Pigeon-holing

There’s a number of bikes of a particular format that I’ve always had a level of intrigue over. Many (most, even) of them get good reviews, lots get ridden by the pros at the Spring Classics and a number of them have some really nice features about them, as well as being well suited to those long of leg and short of torso – i.e. Me.

In the industry, bikes of this format are referred to as sportive / fondo / endurance geometry. I prefer to refer to them as “bikes that actually fit me without a massive stack of spacers”.

The 2015 models of many of these bikes are appearing in stores and, as I’m in the market for a new project, I’ve been looking with a little more intent than in previous years. Some of them look good. Really good. Some nice colour ways, new features and tweaks and the usual annual 10% increase in stiffness and 10% reduction in weight. I wish more companies offered more of them as their top-level spec, and preferably without a naming convention that automatically sets them apart into their own “you’re not flexible enough to ride our ‘pro’ model so you can have this nearly-but-not-quite alternative”. Unfortunately for most companies these bikes are just range-fillers and ‘ticking a box’. To make matters worse, many of them are now only available with disc brakes.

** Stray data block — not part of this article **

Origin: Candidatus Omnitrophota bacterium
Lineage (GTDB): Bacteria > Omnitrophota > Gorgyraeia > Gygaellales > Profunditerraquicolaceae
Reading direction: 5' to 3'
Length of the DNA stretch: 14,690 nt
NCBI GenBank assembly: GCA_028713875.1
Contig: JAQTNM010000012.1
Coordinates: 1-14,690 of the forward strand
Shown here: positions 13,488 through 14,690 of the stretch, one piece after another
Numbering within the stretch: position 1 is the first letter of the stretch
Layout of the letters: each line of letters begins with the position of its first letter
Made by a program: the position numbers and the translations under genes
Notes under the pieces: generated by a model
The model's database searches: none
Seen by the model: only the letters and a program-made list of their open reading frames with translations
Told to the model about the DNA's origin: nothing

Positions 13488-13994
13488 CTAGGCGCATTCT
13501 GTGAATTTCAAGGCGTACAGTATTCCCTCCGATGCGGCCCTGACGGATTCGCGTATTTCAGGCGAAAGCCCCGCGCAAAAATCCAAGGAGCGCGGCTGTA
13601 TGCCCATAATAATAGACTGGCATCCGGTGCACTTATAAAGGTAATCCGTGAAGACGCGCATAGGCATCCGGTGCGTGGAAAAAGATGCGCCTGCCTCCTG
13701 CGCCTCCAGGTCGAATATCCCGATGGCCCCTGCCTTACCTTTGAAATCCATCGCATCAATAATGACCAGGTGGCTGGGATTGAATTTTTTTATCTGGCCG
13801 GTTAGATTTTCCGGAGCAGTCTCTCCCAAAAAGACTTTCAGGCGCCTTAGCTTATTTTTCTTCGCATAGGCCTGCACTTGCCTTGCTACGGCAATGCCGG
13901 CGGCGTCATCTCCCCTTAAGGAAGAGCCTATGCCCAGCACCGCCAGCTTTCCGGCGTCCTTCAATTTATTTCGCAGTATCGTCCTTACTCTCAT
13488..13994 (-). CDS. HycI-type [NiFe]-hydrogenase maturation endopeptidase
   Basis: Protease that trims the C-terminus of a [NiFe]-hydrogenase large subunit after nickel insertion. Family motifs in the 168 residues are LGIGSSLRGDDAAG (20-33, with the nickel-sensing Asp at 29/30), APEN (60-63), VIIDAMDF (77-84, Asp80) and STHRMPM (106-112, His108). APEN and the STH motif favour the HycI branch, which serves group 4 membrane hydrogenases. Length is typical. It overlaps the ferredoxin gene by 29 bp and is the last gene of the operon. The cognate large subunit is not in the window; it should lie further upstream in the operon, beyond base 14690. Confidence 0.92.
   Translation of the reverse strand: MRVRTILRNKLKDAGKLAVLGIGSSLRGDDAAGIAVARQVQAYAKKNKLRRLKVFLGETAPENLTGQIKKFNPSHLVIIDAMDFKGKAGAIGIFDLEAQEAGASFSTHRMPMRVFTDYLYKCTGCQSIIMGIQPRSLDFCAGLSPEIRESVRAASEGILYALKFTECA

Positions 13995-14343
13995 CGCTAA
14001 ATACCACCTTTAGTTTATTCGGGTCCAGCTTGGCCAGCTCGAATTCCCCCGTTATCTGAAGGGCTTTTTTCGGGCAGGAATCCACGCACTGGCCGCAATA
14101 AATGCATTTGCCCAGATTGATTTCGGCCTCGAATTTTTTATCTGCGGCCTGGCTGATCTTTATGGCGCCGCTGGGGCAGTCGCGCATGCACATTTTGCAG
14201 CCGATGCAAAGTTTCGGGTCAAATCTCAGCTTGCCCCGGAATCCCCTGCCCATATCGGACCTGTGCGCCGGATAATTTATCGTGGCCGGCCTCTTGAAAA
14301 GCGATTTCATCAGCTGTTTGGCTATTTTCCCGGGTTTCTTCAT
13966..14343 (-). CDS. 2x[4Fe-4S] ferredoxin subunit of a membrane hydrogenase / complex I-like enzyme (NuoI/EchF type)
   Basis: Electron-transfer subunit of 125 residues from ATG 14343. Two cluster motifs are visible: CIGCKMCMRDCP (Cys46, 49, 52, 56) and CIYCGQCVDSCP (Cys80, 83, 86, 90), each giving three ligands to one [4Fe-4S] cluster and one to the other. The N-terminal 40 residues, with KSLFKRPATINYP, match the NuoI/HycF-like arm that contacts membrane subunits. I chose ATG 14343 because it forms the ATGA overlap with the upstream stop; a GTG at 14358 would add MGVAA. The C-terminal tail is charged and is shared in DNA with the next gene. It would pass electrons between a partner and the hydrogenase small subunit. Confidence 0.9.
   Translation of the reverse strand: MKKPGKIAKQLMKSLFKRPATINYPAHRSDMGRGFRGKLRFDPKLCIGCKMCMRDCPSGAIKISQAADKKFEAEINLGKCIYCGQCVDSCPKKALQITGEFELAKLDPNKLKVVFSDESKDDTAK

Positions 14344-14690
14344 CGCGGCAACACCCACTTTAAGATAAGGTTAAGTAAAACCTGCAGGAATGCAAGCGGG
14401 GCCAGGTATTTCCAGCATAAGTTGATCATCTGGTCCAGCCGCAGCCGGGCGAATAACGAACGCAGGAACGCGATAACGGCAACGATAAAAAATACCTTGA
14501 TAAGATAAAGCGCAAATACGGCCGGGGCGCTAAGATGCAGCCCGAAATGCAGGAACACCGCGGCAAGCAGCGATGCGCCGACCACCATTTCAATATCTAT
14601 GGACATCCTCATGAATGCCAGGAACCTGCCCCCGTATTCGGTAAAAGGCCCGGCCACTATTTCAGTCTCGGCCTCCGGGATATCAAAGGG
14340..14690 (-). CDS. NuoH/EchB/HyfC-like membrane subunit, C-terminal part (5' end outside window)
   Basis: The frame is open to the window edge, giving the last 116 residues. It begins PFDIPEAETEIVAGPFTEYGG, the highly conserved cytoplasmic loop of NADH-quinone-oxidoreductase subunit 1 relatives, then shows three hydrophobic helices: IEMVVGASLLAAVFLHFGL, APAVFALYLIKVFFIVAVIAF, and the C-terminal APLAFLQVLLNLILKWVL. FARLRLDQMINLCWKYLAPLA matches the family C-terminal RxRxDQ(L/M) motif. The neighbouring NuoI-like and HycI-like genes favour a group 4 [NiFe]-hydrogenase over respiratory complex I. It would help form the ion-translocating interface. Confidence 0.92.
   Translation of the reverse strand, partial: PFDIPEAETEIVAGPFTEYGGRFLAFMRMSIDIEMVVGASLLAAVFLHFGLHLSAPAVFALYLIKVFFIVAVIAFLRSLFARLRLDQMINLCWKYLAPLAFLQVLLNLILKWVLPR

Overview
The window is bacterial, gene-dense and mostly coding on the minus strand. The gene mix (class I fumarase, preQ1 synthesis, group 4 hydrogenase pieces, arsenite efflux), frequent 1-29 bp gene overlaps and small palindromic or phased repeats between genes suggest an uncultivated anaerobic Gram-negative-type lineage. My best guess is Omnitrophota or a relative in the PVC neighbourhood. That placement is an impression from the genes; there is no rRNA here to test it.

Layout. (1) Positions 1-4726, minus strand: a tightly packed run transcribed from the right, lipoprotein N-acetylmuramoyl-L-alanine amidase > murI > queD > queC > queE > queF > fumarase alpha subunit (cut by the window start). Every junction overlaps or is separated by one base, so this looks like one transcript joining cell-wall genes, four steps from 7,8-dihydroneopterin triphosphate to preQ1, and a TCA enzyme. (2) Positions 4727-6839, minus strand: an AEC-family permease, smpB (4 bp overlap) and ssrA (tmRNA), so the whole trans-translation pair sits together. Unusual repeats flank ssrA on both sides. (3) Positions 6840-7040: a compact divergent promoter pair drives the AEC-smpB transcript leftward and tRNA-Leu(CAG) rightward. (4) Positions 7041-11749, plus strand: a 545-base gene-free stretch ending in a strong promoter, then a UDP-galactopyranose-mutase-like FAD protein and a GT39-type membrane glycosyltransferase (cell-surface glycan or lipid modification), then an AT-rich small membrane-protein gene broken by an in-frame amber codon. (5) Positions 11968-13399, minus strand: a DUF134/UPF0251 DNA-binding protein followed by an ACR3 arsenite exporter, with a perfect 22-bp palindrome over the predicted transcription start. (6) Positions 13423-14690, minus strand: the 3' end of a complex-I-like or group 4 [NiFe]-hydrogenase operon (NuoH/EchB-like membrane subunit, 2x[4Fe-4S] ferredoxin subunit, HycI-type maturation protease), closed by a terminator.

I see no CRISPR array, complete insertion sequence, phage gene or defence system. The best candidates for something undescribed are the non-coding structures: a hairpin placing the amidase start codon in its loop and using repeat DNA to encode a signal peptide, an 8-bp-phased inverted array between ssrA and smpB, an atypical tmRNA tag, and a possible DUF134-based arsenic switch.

I want disc brakes on a road bike about as much as I want my eleven week old daughter to jump off a cliff (by which I mean, not at all, just for clarity). Disc brakes on something a little more versatile than a road bike – like a commuter, CXer, or a gravel bike – sure, but not on my road bike. Yet now, because the sportive / fondo / endurance geometry road bikes produced by these brands are the only models in their range that properly fit me, in some cases I now have no choice.

Talk about pigeon-holing. It’s tantamount to racism…

Rich